On 19th July, 1969, Nation woke up to a pleasant (?) socialist surprise! In mere two shakes of a lamb’s tail, we had 14 nationalized banks! These privately owned banks were brought under state’s control through the Banking Companies (Acquisition and Transfer of Undertakings) Ordinance by Indira Gandhi.
Rationale behind this gambit is questioned till date. Though it was depicted to be the furtherance of capital flow towards what has been deemed as a priority sector (Agriculture, MSMEs, etc.’), it is also contemplated that this was a political masterstroke of Indira Gandhi. This measure is said to be used by Indira Gandhi to neutralize the Syndicate, the faction of congress itself that was in bitter conflict with her. Disregarding the disputable political angle to this matter and conjecturing that prevailing economic circumstances of those times demanded state ownership of banks, time has indubitably come to question if PSBs in such a large number are relevant to today’s India.
Everybody ranging from ‘former VC of NITI Ayog’ to ‘Chief economic adviser to government’ and from ‘RBI deputy governor’ to ‘India’s collective demographic dividend’ whose tax money goes in recapitalization of state owned banks on deathbed, hints towards or demands the need of Privatization of state owned banks every once in a while. Call for the privatization grows even stronger when ‘Niravs’ and ‘Malyas’ happen every now and then and it grows feeble as soon as some new breaking news appears and majority seems to forget about these intelligent bank robberies. What needs to be understood is that mounting non-performing assets (bad loans) is not the sole reason to privatize state owned banks, PSBs need to be privatized as they might have suited the needs of some long forgone era but are vastly irrelevant to present times.
One must be naive to think that the disease most of the PSBs seem to be suffering with is merely an issue with the performance, competence and auditing in PSBs and if that is rectified, all will be well. But is it really so? Fiercely trying to find a solution on lack of performance and accountability in PSBs is like trying to cure a vestigial body part. Why bother?! Why not to do away with such an organ that does not serve any purpose. PSBs virtually resemble such a vestigial part, which the economic body is not really in want of but if diseased, can poison the whole banking system and bring it to near collapse. Let us face the vital question, a deaf ear is turned to, whenever it has been raised:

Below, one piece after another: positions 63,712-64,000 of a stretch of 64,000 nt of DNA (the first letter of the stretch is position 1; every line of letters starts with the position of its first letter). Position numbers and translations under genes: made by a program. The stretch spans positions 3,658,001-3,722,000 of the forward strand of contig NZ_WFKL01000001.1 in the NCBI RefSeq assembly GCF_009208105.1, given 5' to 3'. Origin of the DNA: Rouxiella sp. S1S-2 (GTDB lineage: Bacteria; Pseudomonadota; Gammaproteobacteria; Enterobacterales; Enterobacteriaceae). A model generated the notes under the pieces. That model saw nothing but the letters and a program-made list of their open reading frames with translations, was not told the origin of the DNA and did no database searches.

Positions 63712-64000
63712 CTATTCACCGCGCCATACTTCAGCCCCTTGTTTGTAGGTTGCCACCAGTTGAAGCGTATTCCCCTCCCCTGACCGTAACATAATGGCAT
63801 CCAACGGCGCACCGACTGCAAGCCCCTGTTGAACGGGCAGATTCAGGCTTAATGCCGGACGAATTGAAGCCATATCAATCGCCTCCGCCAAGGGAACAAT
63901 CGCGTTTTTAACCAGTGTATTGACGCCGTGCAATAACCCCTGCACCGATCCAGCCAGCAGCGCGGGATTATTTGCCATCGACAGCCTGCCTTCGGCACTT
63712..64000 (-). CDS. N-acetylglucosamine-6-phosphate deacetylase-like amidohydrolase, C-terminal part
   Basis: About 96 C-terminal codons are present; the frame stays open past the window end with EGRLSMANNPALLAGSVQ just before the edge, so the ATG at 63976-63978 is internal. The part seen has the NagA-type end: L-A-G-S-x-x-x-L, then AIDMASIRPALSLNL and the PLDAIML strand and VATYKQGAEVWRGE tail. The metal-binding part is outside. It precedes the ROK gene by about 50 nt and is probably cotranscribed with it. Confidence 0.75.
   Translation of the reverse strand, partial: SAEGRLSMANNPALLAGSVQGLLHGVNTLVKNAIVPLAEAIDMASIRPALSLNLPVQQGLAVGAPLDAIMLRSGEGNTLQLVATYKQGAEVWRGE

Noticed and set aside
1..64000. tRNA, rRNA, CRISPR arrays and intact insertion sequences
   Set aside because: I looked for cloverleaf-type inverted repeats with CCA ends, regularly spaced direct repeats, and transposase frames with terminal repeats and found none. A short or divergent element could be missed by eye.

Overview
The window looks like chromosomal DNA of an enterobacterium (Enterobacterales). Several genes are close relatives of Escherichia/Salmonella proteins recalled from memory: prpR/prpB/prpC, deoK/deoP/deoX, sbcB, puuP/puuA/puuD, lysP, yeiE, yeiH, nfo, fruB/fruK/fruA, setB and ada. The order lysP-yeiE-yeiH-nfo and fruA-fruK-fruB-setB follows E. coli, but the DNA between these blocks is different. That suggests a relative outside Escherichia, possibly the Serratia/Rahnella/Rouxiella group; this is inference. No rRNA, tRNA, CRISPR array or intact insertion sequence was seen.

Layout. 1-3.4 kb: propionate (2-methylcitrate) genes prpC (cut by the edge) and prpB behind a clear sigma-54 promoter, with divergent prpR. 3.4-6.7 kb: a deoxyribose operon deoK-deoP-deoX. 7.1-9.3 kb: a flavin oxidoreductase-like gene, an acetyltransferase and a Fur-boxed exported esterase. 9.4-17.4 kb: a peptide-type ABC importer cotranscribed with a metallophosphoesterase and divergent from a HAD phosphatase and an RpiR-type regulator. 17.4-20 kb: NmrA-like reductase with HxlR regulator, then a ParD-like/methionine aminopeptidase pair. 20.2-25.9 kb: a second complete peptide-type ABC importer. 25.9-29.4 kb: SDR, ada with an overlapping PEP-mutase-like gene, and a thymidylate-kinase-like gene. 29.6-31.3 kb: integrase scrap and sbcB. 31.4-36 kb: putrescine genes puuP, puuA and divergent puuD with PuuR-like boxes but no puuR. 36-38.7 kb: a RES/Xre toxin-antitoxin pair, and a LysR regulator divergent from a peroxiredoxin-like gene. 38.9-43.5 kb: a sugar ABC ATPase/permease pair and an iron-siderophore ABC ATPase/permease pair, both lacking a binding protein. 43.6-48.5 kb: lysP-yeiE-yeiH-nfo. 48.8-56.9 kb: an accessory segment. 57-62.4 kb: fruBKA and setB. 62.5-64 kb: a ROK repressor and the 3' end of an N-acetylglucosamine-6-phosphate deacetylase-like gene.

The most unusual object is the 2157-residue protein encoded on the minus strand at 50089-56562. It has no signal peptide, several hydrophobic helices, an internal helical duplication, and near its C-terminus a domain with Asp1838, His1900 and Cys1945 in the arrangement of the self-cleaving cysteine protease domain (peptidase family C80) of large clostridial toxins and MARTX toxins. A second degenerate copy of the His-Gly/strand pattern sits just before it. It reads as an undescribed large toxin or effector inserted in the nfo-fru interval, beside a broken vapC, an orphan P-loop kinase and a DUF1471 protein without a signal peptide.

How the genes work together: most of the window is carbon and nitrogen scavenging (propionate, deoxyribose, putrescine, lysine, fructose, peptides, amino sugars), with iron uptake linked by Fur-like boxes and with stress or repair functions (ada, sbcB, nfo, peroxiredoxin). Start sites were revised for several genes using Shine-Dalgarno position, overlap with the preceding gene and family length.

Do we need Two dozen public sector banks in the First place?
In 1969 or later in 1980 when bank nationalization was carried out, one could have argued that PSBs were needed as agriculture and other allied sectors were in want of an immediate attention and easy credit. But, in most of the instances it has been seen that in terms of lending, PSBs have majorly benefited large and medium farmers, leaving marginal farmers behind. Same has been the case with small businesses. Hence, the success of PSBs in outreaching the low income groups and weaker sections remains largely dubious. Albeit, PSB were able to penetrate the rural area notably by branching out. But in today’s era, Digital banking certainly provides a viable alternative to having numerous bank branches.
As far as priority sector lending is concerned, RBI can always issue directives to private banks so that multifaceted growth of economy can be achieved and adequate credit is available for agriculture and allied activities, micro and small enterprises, poor people for housing, students for education and other marginalized sections. The regulatory power that RBI exercises on private banks, makes the case for privatization of public sector banks even stronger.
Evident is the underperformance of public sector banks compared to their private counterparts. The inefficiency, owning to political Interference, lack of accountability, the safety net of recapitalization and inefficient internal governance and administration, public sector banks have grown piles of bad assets and have not succeeded in growing the capital base significantly. Though ‘Insolvency and Bankruptcy code’ has been a pleasant advancement, it too has not been proved to be effective in a significant number of cases. PSBs lack the motivation that competition provides. Economic history of the world tells us that competitive free market with minimum government interference, has always resulted in better performance and efficiency of these organizations and better value to customers. Why should banking sector be any exception then? Won’t privatization of PSBs improve their overall health, performance and in turn facilitate economic growth?!
Having PSBs might have had some meaning Three decades back but certainly does not make sense today. Apart from India only politically communist China has state owned banks in such a large number. PSBs appear vastly redundant today taking into account, the fact that all the motives PSBs were said to be brought in for, could be achieved through private banks as well, under RBI’s supervision. Hence PSBs (perhaps with the exception of SBI) can very well be privatized. Still, no significant steps seem to being taken in this direction hitherto.
Moreover, PSBs appear to merely be pawns in the hands of politicians. Sometimes populist majors must be restrained from for the very good of people. State ownership of banks has been one such populist major used merely to get political backing and social support.
A political purpose was one of the factors behind birth of the PSBs and sadly, that is the only purpose PSBs seem to be serving even today!